Quad City Area public works departments react to mild winter
DAVENPORT, Iowa (KWQC) - Quad City Area drivers may have noticed less snow and ice on the road this season as we approach the halfway point of winter this Friday.
The QC metro has seen an average of about 10.8 inches of snow so far this season.
During the entire 2022 season, it saw 17.5 inches of snow.
Taking a step back to the last few years, in 2020-21 it saw 41.1 inches, in 2019-20 almost 29.9 inches, and in 2018-19 it saw 58.7 inches.
While there’s still plenty of winter to go this year, public works officials are excited to see what this milder winter means for their departments.
Moline Municipal Services Manager Rodd Schick said the city sees an average of about five significant snow events a season. This year they’ve only seen one and they’ve deployed plows four times so far.
He said it’s allowing them to give attention to other issues around town.
“This is a dream winter,” Schick said. “We’re able to work on staying ahead of potholes and other maintenance issues that are not necessarily glamorous, but can become very secondary to dealing with snow and ice events.”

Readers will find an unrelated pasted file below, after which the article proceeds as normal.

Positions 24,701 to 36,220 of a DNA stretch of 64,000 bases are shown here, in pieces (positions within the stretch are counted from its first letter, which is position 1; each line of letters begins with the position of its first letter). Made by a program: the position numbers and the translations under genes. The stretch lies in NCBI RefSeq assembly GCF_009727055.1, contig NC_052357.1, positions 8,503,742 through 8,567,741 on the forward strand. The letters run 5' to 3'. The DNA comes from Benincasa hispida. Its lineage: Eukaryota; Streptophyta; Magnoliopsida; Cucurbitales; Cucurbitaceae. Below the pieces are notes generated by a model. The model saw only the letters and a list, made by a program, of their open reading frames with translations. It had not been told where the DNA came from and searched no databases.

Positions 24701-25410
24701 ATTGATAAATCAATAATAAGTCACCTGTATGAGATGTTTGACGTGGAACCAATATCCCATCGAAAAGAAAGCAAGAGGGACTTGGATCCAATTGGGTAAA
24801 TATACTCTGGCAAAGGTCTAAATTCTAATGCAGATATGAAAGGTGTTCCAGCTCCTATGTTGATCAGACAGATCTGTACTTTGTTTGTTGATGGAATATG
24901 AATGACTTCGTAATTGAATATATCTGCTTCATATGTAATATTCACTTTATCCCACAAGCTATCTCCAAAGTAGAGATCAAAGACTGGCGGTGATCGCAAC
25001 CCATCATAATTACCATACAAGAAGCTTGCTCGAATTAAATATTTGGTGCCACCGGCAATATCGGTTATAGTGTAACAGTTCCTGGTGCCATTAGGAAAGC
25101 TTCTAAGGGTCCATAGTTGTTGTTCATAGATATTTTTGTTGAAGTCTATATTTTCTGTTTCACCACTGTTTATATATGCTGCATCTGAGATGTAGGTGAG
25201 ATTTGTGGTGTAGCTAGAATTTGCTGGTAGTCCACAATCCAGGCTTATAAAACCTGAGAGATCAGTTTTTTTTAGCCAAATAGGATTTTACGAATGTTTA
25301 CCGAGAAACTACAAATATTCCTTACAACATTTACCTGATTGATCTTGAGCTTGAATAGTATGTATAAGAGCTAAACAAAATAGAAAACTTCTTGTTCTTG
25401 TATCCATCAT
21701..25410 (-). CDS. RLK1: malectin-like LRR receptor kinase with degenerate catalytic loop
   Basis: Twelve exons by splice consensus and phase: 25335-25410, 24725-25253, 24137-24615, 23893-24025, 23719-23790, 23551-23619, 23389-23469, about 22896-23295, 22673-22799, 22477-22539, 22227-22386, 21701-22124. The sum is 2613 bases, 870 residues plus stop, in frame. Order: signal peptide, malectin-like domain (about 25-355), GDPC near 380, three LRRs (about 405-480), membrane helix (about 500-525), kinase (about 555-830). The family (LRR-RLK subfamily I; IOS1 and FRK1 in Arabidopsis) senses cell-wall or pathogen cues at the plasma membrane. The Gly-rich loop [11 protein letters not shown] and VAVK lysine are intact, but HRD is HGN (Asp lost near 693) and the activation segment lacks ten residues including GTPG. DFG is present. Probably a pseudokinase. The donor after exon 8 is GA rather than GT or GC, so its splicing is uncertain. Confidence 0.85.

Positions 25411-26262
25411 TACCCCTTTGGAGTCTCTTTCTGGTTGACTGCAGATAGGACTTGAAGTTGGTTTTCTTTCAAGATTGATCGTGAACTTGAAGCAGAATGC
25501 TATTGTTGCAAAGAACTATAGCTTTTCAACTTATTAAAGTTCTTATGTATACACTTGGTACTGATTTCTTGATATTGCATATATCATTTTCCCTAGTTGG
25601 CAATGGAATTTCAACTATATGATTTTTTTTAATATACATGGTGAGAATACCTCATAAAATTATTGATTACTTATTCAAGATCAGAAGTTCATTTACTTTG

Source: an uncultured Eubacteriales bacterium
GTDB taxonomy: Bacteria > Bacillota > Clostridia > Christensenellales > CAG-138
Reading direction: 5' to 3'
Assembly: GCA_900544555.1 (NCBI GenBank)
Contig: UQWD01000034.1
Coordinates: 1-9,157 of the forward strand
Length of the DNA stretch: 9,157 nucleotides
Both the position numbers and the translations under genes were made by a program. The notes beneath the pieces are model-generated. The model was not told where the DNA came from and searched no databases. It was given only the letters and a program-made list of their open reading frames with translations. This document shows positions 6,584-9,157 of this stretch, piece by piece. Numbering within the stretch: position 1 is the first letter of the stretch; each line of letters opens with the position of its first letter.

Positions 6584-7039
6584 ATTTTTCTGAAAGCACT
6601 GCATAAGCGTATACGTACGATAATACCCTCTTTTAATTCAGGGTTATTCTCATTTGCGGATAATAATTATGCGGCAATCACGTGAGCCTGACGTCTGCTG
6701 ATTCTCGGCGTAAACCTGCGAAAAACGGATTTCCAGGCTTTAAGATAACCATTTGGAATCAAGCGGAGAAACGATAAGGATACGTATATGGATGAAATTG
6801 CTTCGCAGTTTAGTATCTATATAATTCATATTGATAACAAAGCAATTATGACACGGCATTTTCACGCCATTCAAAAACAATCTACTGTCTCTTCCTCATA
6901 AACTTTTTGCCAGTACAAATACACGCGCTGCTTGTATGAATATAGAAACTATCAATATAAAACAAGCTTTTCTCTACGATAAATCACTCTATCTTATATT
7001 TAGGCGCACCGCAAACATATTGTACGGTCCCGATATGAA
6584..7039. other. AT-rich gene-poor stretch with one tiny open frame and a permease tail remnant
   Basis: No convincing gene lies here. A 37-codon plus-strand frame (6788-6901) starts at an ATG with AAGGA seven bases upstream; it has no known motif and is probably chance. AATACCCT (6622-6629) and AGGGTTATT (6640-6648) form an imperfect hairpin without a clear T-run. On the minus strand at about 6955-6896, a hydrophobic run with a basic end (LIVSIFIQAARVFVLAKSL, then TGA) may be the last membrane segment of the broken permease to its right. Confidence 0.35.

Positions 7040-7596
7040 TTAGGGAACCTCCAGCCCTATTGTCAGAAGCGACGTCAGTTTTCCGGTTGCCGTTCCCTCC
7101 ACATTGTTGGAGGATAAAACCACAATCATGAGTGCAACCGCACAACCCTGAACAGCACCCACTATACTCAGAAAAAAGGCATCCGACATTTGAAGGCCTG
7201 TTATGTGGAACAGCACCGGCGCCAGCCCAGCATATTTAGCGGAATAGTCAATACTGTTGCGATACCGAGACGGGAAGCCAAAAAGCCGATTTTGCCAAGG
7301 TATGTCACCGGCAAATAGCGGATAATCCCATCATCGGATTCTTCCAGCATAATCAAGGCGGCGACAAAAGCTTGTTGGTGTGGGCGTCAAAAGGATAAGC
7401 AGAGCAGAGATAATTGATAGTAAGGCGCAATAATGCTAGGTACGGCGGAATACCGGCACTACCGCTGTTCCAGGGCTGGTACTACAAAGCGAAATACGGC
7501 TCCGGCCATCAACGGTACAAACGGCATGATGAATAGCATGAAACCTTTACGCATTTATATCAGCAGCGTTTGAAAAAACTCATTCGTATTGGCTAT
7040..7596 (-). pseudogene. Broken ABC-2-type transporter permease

Things are a little different in Davenport. Last year they had five snow events where plows were deployed. This year so far it’s seen nine.
Public Works Director Nicole Gleason said the amount of snow during these events is less compared to last year, changing their strategy.
“If we’re treating the primary snow routes, and we know what’s going to melt in 24 hours, we’re not going to go into the residential,” Gleason said. “It would really just be a waste of resources, and we likely wouldn’t complete the effort before it melted anyway.”
Bettendorf deployed plows 14 times last year. This year they’ve deployed them 12 times.
According to Public Works Director Brian Schmidt, the smaller snowfalls also bring changes.
“Because of the size of these events have been relatively small this year, we were able to get all of our crews out and be able to attack all of our streets and achieve our policy of bare pavement within 24 hours,” Schmidt said.
Lighter snowfalls mean all three departments are spending less to upkeep their equipment.
In Moline, Schmidt said the blades on the plows aren’t seeing that much use.
“Even the normal wear items like the edge on the front of the plows, [I’m] not sure that we’ve had to replace any of those yet this year,” Schmidt said.
In terms of salt usage, all three cities are on track to use about the same as last year.
Of the three cities, only davenport has a snow emergency ordinance, so far this winter the city has yet to declare any.
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